A Godly Legacy – Part 3

We are continuing the topic of a father’s godly legacy. To read the previous two months, see Part 1, Part 2. How critical is it to us when we are gone that we leave behind children who love and serve the Lord Jesus Christ? You can tell how important something is to a man by the decisions that he makes. A man will find a way to do what is important to him. No matter how difficult it is, how expensive or how much time it will take, he will do what he considers must be done. The question is just how important is it to us to raise mighty sons and daughters who will love and serve the Lord Jesus Christ? Our decisions and the life we live will be the proof.

Have you considered how important your role of discipling your children is in determining whether you will leave a godly legacy? We have observed many families where Dad’s responsibility is to bring home the income, and Mom’s is to raise the children. That is fine if they aren’t Christians, but Scripture is clear that Dad is to take the lead in the process of discipling the children. “And, ye fathers . . . bring them up in the nurture and admonition of the Lord” (Ephesians 6:4).

If discipling the children was the wife’s responsibility, then it wouldn’t make sense that a bishop/elder’s qualifications were contingent on his having faithful children. “This is a true saying, If a man desire the office of a bishop, he desireth a good work. A bishop then must be blameless, the husband of one wife, vigilant, sober, of good behaviour, given to hospitality, apt to teach; Not given to wine, no striker, not greedy of filthy lucre; but patient, not a brawler, not covetous; One that ruleth well his own house, having his children in subjection with all gravity; (For if a man know not how to rule his own house, how shall he take care of the church of God?)” (1 Timothy 3:1-5). Are we willing to own our responsibility, and how committed are we about raising godly sons and daughters?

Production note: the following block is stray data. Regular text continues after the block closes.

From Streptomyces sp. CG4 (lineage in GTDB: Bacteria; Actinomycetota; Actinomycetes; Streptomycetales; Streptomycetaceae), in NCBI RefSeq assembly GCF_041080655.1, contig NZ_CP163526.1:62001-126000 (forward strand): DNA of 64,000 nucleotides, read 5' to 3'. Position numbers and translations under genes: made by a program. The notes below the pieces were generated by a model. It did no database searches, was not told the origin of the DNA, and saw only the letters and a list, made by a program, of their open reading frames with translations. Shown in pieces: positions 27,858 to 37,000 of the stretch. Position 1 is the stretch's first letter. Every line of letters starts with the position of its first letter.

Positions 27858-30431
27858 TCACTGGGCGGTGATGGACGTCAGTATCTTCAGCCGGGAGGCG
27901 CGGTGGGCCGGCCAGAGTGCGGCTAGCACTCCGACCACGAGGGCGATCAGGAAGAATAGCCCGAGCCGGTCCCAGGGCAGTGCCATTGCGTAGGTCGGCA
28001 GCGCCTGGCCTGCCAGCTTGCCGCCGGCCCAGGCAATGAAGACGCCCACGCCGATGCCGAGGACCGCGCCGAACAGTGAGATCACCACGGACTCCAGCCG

Everyone has a spirit, soul, and body; therefore, we need to develop all three in our children if we are to do our job well. “And the very God of peace sanctify you wholly; and I pray God your whole spirit and soul and body be preserved blameless unto the coming of our Lord Jesus Christ” (1 Thessalonians 5:23). Last month, we discussed preparing our children physically, and this month we will begin to look at disciplining their souls.

The soul is comprised of the mind, will, and emotions of a person. It is what makes us unique and often in Scripture is referred to as the heart of man. “A good man out of the good treasure of his heart bringeth forth that which is good; and an evil man out of the evil treasure of his heart bringeth forth that which is evil: for of the abundance of the heart his mouth speaketh” (Luke 6:45). We have tremendous opportunities to shape the hearts of our children. This month we will look at preparing the treasures of the mind.

Dads desiring a godly legacy understand the need to train their children’s minds in a Christ-focused, virtuous environment. They will pay their property tax bills (much goes to public and charter schools and state colleges) without the “benefit” of having their children’s education funded in order to avoid the godless, promiscuity-promoting, humanistic environment that the state system provides. Families avoiding state-funded education bear the added financial burden to purchase their own curriculum to ensure that God has His place in the knowledge that is shaping their children’s minds.

Sadly, we hear of families who have taken the “bait” of free curriculum or large dollar checks and been enticed to join charter homeschools thinking they are just another way of homeschooling. Since funding is from public money, Dad is signing away his ability to make choices as to how his children are educated. HSLDA (Home School Legal Defense Association) reports that some thirty states prohibit the use of Christian curriculum in their charter schools. When enrolling his children in a charter school, Dad is now agreeing to fill his children’s minds with the same humanistic material that the public school children receive. With Jesus thrown out, Dad’s hope of a dynamic godly legacy is questionable at best.

I’ve heard that some are happy to enroll in charter schools with the hidden agenda of using Christian curriculum. Such a plan can be both illegal and a violation of conscience. If an agreement was signed stating that the provided curriculum would be used, to do anything else is wrong. The consequences associated with such a bad plan will be to teach the children that breaking one’s word is acceptable behavior as long as you have what you believe to be a good reason. This sort of corrupt example will produce a legacy of compromise.